A Word From Indoors – Lockdown Rambling

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Trev on Fan Y Big – over looking the expansive valley below

What a bizarre turn of events.

The world is at a standstill, 2020 has been canceled, the outside is out of bounds and worst of all an invisible killer hovers between us and our neighbors. We are living in, as they repeatedly tell us, unprecedented times. But how are we all coping? Trev tries to evaluate his own thoughts during this outbreak, whilst sharing outdoors images in between the text to lighten the mood.

I am usually an upbeat and positive person, but something happened to me shortly after the New Year. I stopped. I’d edited my last video, my hammock camp with Andy, and I just sort of mentally collapsed. The weather was abysmal, and I couldn’t bring myself to make any more videos, to set foot out of the house. I was in the grip of an inexplicable depression.

I have had bouts of depression in the past, some have lasted longer than others, some have been for some recognisable reason or another, but sometimes they just happen. And in late January of 2020, I found myself grappling with an episode which I hadn’t felt coming until it hit me.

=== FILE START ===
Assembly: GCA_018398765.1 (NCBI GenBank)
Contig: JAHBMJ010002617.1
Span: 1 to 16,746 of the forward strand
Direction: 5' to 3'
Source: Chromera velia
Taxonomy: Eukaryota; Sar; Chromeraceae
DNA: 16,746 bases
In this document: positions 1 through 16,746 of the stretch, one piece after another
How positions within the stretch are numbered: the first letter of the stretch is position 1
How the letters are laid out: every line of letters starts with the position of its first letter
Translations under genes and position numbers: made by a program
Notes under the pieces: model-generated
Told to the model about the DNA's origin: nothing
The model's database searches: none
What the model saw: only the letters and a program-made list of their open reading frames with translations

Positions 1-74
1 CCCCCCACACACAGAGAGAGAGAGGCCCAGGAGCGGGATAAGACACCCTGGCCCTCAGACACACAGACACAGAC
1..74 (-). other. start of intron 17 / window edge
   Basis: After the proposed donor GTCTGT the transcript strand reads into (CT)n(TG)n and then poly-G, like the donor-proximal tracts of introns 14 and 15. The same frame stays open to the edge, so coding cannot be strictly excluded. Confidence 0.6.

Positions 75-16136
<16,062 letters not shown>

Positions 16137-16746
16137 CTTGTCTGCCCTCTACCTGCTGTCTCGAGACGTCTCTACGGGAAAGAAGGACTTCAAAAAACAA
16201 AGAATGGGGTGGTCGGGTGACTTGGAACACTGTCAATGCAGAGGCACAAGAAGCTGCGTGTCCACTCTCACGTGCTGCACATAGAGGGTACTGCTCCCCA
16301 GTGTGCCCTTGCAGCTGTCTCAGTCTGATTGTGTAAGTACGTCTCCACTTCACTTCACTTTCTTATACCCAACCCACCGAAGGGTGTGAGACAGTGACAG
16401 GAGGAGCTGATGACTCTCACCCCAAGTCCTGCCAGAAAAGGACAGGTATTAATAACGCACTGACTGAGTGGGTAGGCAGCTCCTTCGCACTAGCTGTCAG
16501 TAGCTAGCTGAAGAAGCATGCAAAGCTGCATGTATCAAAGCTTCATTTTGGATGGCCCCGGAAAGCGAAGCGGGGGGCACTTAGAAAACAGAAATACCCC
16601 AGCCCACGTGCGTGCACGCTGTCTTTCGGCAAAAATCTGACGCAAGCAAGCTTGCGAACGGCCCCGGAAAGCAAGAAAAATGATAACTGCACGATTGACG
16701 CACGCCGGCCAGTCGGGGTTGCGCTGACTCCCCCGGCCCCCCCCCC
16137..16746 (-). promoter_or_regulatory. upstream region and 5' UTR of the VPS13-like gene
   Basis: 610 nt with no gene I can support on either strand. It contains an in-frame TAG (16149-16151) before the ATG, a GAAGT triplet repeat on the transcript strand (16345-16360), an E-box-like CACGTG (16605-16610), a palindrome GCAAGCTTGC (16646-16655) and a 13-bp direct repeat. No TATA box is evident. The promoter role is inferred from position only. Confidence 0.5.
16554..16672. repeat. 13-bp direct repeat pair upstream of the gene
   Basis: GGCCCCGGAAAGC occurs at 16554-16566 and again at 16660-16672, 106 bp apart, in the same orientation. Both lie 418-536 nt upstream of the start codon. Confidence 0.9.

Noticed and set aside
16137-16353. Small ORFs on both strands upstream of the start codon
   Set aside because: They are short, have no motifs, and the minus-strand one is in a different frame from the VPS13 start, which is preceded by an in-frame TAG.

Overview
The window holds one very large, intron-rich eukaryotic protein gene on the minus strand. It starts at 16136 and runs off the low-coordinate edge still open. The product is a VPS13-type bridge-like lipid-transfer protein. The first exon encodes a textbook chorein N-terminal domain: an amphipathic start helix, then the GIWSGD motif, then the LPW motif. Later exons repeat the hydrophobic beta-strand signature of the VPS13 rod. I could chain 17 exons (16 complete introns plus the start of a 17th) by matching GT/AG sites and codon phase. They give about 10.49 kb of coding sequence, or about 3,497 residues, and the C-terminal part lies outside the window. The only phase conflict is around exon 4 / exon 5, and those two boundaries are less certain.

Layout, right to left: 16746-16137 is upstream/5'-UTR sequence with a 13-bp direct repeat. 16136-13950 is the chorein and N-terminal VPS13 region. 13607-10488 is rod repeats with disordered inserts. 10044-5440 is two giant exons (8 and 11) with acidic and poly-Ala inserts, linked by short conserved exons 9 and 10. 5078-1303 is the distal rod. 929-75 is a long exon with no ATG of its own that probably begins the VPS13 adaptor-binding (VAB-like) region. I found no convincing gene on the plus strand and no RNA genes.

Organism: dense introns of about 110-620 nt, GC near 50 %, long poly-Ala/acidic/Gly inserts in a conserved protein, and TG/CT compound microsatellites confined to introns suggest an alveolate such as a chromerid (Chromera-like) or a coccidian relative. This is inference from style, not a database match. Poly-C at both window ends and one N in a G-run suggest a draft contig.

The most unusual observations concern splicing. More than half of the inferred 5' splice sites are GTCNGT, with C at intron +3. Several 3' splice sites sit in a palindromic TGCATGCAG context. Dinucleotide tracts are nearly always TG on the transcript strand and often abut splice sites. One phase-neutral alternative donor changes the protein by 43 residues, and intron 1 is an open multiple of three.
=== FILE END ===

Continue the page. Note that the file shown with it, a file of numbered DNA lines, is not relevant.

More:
You may think, as many do, what have I got to be depressed about? I had my health, a beautiful family, and just look at the year I had just had, the places I had been to and the sights that I had seen. And the year that was on the horizon, well that was something to look forward to, right? Among other things, I was going to the Himalaya’s, after all.

Wast Water Wasdale Near Scafell Pike

I put it down to the constant work I had put in last year behind the scenes of Summit or Nothing, which usually consisted of keeping the ball rolling in between work and family commitments from early morning until late into the night. My head was always in the ‘Summit or Nothing headspace’, and so I felt this had come about by a culmination of burning myself out, and watching diminishing statistics on YouTube’s analytics (which basically come down to them moving the goalposts in their favour time and time again) which made me feel that all my efforts were futile.

I worked harder than ever at the channel, the subscribers and views were continually increasing but what I got back in return had reduced considerably from where I had been a year ago. Not that that’s the be-all and end-all, but it can get in your head if you let it, which, unfortunately, I had. I felt a step back was what I needed.

Sandymouth Coastline